Debating the f-word

Public Seminar 15 October 2020

Is it accurate historically to apply the term ‘fascism’ to America under Trump? And is to do so strategically astute? A special issue of ‘Public Seminar’ weighs in on the debate over the f-word. With contributions from Jan-Werner Müller, David Bell, Natasha Lennard and more.

When Alexandria Ocasio-Cortez declared on social media last year that the 2020 US presidential race was about ‘stopping fascism in the United States’, the f-word returned with a vengeance to America’s political lexicon. ‘But is it accurate historically to apply the term “fascism” to regimes like America under Trump, but also to the far-right in Europe?’ asks Public Seminar editor James Miller. ‘And is to do so strategically astute, given that the term’s historical associations will necessarily define the political response?’ A special issue of Public Seminar, curated in collaboration with Eurozine, aims to put these recent developments into a much broader context.

Concepts and politics

There are various reasons why it is politically expedient to call Trump a fascist, writes Jan-Werner Müller. But ‘as historians of the twentieth-century have long taught us, not every dictatorship was fascist; losing the distinction between revolutionary fascism committed to a mobilization and re-formatting of society as a whole, and relatively static authoritarianism (which can also be violent) is to diminish our capacity for political judgment.’

‘We would be very short-sighted indeed if we saw Donald Trump as the only potential authoritarian on the horizon’, warns David A. Bell. ‘It is possible that, as the country pitches further and further into vicious partisan conflict and political paralysis, the greater the opening will be for a true Caesarist figure who claims to stand above and beyond the parties, and to provide a source of national unity.’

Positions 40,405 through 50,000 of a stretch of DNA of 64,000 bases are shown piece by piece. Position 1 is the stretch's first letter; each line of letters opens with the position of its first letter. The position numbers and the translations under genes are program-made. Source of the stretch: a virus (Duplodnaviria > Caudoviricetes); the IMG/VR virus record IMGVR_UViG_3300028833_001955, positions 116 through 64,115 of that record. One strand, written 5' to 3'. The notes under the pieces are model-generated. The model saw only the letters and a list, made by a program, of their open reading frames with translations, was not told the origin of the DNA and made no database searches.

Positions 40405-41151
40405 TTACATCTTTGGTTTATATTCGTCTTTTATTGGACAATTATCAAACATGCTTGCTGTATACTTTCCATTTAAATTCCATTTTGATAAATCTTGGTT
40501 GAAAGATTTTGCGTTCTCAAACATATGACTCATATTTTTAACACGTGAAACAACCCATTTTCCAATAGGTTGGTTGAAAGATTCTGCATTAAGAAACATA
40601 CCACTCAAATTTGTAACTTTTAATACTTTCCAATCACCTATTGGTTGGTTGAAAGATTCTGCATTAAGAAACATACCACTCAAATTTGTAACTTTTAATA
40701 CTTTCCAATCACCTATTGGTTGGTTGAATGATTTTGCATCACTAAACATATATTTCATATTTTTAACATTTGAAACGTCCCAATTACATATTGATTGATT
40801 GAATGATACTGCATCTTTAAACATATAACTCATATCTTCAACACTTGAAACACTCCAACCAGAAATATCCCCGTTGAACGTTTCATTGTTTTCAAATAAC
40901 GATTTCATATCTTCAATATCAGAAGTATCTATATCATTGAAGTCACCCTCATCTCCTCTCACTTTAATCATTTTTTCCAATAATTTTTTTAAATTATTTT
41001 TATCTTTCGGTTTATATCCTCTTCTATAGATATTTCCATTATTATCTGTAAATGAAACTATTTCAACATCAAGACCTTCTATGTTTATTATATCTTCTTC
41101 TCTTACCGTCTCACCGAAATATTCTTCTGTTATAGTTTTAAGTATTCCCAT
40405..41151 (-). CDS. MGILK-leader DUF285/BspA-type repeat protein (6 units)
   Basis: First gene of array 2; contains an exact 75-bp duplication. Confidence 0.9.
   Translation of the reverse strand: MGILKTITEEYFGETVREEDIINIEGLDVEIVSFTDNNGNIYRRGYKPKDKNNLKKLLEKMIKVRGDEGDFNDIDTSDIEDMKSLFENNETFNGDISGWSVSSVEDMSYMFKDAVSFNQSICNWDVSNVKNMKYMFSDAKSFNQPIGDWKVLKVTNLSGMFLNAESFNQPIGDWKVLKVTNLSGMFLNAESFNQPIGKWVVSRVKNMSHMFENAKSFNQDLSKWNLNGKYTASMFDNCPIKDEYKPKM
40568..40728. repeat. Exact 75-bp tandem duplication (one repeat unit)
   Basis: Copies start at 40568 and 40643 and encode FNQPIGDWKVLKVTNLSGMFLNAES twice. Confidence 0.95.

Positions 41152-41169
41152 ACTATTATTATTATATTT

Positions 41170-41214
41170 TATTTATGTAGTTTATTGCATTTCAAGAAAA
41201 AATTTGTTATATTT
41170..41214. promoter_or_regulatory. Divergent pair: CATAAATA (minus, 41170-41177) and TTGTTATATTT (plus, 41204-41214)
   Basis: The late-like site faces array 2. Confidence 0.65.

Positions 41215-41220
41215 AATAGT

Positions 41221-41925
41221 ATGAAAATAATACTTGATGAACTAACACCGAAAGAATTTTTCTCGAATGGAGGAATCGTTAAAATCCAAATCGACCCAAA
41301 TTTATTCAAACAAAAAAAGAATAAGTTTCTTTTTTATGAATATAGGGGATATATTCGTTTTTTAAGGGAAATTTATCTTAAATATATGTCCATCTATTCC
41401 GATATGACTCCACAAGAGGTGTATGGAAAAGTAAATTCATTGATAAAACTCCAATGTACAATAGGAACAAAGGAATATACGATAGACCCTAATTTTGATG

Pro and contra antifascism

Does ‘counter-violence’ damage the antifascist cause? Or is it delusory to talk about non-violence in the face of an opponent with no such scruples? Natasha Lennard argues that ‘appeals to truth, reason, fairness, etc., will not break through to groups organized toward white supremacist ends, like Identity Evropa, Patriot Prayer, the Proud Boys, and other racist militia movement contingents. Interventions must instead make their lives as difficult as possible.’

Antifa claims to draw on the 20th-century tradition of antifascist resistance, however, is blind to its variety, claims Mitchell Abidor. While the paramilitary antifascist organizations in interwar Germany and Italy were ultimately ineffective, the French Popular Front managed both to repel the fascist threat and instal a government. Its success lay in its ability to form a broad coalition on the left and to reach strata of the population traditionally ignored by Communist parties. This is a lesson that antifa today could do well to learn, according to Abidor. ‘Confrontations between antifa and the far right might feel rewarding in the moment, but they do nothing to deflect America’s current drift toward autocracy, and authoritarianism.’

 Widening the debate

Mischa Gabowitsch argues that understanding the varieties of Soviet and post-Soviet antifascism can de-parochialize the debate and add to a conversation appropriate to the global challenge of authoritarian ultra-nationalism And Anton Shekhovtsov says that if Trump ist to be compared with anything, then it is with Europe’s rightwing populists. But is factual accuracy even the point when it comes to the discourse of antifascism?

This article is part of the 19/2020 Eurozine review. Click here to subscribe to our weekly newsletter to get updates on reviews and our latest publishing.

Published 21 October 2020
Original in English
First published by Eurozine

Contributed by Public Seminar © Eurozine

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